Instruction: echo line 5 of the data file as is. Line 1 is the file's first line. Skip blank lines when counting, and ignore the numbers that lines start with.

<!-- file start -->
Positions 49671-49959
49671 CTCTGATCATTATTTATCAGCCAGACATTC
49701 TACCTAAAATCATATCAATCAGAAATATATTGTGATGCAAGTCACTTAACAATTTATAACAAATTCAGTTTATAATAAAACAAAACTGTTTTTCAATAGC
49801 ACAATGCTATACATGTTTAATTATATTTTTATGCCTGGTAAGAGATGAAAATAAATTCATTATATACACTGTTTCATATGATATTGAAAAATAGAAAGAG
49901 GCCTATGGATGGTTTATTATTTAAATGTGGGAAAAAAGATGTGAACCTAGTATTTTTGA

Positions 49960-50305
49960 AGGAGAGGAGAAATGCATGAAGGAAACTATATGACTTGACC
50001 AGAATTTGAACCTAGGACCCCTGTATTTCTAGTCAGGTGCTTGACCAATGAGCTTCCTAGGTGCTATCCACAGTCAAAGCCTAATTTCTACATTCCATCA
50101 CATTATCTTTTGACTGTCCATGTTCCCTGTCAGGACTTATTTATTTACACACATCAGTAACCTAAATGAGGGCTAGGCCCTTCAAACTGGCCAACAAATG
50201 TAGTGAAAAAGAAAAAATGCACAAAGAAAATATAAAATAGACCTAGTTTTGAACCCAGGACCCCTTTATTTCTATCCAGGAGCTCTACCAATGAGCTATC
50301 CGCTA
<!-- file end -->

49901 GCCTATGGATGGTTTATTATTTAAATGTGGGAAAAAAGATGTGAACCTAGTATTTTTGA